December 9, 2018
To telegraph is to send a message over a distance without a physical message moving from one place to the other. Unlike a handwritten letter, this message has an almost ethereal existence, translated out of and back into a physical state. Is it any wonder that two of the guys behind the commercial telegraph system that dominated communications in the 19th and 20th century studied religion in college?
The son of a Calvinist preacher, Samuel Morse studied religious philosophy at Yale, as well as mathematics. His eventual partner in telegraphy, Joseph Vail, studied theology at New York University. Although many people on both sides of the Atlantic had been tinkering with ways to telegraph a message with electricity, on May 24, 1844, Morse and Vail opened the first U.S. commercial telegraph line by sending the words, “What hath God Wrought” from the U.S. Capitol to a Baltimore train station, using Morse code.
And that’s how the Internet was born.
Well, OK, there might have been a few intermediate steps. But Morse code uses patterns of two symbols, a dot and a dash, to represent a full suite of alphanumeric characters; that’s a kind of binary code. (It’s not really binary, but that’s another post.)
Everything on your screen right now has gone through that translation into various codes (HTML, hexadecimals) and then those codes into an electrical binary system (off-on, off-on) until it finally rematerializes as light falling on your face and you translate the light waves into a message. That’s the telegraphic Internet.
In the invention’s first iteration, the receiving telegraph station used the short and long electrical impulses (dots and dashes) to drive a wheel that punched a paper tape with the corresponding sign. Then a human visually read the punched out dashes and dots to decode the message. Operators began to hear the dots and dashes as they were punched into the tape, so the true geeks dispensed with the whole killing-trees approach and just decoded on the fly, aurally and verbally.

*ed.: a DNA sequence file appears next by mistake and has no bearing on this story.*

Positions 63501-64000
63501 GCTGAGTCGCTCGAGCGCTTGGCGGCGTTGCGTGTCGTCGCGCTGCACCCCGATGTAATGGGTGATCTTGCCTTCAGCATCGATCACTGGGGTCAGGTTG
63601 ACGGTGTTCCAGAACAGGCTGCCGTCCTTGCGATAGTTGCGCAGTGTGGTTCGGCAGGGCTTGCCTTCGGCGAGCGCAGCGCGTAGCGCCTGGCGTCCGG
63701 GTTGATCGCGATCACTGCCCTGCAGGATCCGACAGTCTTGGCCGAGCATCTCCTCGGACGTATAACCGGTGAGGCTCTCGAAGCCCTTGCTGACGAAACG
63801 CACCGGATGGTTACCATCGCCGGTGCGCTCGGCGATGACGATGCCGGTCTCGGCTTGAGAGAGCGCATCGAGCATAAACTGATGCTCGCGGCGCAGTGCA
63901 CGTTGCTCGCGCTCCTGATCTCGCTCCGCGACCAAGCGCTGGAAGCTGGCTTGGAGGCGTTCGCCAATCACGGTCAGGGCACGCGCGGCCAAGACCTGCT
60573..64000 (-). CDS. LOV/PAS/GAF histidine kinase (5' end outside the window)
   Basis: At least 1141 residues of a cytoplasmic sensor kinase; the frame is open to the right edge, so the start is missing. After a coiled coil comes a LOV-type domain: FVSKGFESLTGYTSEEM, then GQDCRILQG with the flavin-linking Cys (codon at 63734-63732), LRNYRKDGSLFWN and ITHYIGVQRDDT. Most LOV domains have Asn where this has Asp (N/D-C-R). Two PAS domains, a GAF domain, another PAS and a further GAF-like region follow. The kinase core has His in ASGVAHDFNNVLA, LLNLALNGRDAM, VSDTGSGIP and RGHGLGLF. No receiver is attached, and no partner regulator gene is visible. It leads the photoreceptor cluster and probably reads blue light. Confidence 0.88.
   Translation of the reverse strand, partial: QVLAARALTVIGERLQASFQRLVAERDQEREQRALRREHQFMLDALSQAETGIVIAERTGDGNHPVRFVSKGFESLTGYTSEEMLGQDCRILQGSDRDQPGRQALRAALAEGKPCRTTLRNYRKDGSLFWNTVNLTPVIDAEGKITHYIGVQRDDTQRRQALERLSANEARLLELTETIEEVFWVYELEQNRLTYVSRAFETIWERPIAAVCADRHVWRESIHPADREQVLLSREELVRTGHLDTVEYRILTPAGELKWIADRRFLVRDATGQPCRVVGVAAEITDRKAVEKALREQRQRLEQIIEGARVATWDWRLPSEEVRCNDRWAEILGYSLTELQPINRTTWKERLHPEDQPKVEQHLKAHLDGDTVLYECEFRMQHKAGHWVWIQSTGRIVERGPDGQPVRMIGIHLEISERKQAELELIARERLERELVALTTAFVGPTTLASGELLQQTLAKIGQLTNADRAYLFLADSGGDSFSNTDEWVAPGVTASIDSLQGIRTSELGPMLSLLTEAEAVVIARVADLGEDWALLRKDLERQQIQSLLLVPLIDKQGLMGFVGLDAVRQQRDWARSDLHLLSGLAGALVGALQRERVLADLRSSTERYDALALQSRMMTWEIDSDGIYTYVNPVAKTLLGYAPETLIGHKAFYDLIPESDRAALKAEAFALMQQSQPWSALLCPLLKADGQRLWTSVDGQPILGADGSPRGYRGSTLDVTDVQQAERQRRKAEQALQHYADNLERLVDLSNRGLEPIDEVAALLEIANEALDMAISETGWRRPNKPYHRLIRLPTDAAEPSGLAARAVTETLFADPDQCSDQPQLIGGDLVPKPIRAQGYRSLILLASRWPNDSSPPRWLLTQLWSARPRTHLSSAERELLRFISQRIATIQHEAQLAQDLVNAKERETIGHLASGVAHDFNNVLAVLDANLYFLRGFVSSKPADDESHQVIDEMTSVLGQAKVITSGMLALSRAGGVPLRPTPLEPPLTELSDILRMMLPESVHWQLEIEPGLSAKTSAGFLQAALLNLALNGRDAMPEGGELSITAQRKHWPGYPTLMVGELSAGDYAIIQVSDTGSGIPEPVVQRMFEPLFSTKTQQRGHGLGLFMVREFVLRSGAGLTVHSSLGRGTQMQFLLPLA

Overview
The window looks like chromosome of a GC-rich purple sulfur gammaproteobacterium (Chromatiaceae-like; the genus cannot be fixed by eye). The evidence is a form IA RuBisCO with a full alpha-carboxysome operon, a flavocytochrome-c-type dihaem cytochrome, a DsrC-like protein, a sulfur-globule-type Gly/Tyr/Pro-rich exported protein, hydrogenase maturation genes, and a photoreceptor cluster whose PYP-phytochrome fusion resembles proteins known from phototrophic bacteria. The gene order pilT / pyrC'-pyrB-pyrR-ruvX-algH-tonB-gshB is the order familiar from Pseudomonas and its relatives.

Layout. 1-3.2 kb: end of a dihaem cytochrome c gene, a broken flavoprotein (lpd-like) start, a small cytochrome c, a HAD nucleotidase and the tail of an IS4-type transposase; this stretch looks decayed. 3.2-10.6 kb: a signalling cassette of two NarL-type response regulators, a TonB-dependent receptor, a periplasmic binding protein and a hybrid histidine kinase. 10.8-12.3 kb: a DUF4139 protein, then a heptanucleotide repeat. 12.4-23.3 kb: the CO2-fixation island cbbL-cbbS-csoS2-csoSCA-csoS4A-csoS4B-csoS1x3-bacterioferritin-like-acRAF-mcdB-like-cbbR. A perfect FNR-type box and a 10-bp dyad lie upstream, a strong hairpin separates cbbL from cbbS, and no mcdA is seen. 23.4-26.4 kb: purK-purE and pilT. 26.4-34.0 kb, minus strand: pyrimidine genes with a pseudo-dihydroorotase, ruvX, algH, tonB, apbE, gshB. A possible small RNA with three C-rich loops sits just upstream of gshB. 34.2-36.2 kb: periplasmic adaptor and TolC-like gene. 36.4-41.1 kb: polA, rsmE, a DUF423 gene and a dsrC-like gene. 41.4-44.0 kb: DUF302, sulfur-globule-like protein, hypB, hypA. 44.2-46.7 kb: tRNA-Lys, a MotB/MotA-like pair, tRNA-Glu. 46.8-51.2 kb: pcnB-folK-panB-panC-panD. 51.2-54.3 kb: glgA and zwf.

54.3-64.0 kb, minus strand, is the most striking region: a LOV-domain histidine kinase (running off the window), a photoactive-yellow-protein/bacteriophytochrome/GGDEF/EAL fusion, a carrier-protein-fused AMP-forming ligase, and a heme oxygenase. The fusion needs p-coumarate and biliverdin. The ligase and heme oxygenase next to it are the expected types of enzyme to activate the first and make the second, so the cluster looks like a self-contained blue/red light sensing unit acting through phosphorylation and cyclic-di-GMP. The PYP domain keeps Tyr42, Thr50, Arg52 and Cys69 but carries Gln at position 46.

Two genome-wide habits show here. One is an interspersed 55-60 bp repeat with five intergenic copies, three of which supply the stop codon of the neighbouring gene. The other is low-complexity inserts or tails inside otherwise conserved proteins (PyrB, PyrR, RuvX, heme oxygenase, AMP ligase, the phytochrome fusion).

Not surprisingly, then, when radio came along, Morse code adapted easily to the air waves. As a language, or at least a metalanguage, Morse code is incredibly simple, flexible, and medium agnostic. Wired electrical pulses and wireless radio tones were standard media, but it has also been transmitted with eye blinks, silent taps on an arm, and even breaths.
The telegraph operators turned the dashes and dots they heard into a kind of song, saying “dah” for a dash and “di” for a dot (unless it came at the end of a coded character, in which case it was a “dit”). In WWII Britain, people learned Morse code by matching the rhythms of various coded characters to the rhythm of well-known phrases. The …— of “V” (as in, “V for Victory” or the Roman numeral) matches the opening strains the BBC often used to start a broadcast, Beethoven’s Fifth Symphony: di-di-di-dah.
Hard to imagine, isn’t it? People so steeped in a coded shorthand, telegraphed around the world that they could sing or speak or blink in the language. Or should I say, “Tuf 2 c, so many ppl talking in code, RT around the world #MorseWasHere”
Maybe for our next TBT, we can all – .– . . – / .. -. / — — .-. … . / -.-. — -.. .
The tweeter bird sings, “di-di-di-dah.”
(If you need help decoding your own social media best practices, talk to us.)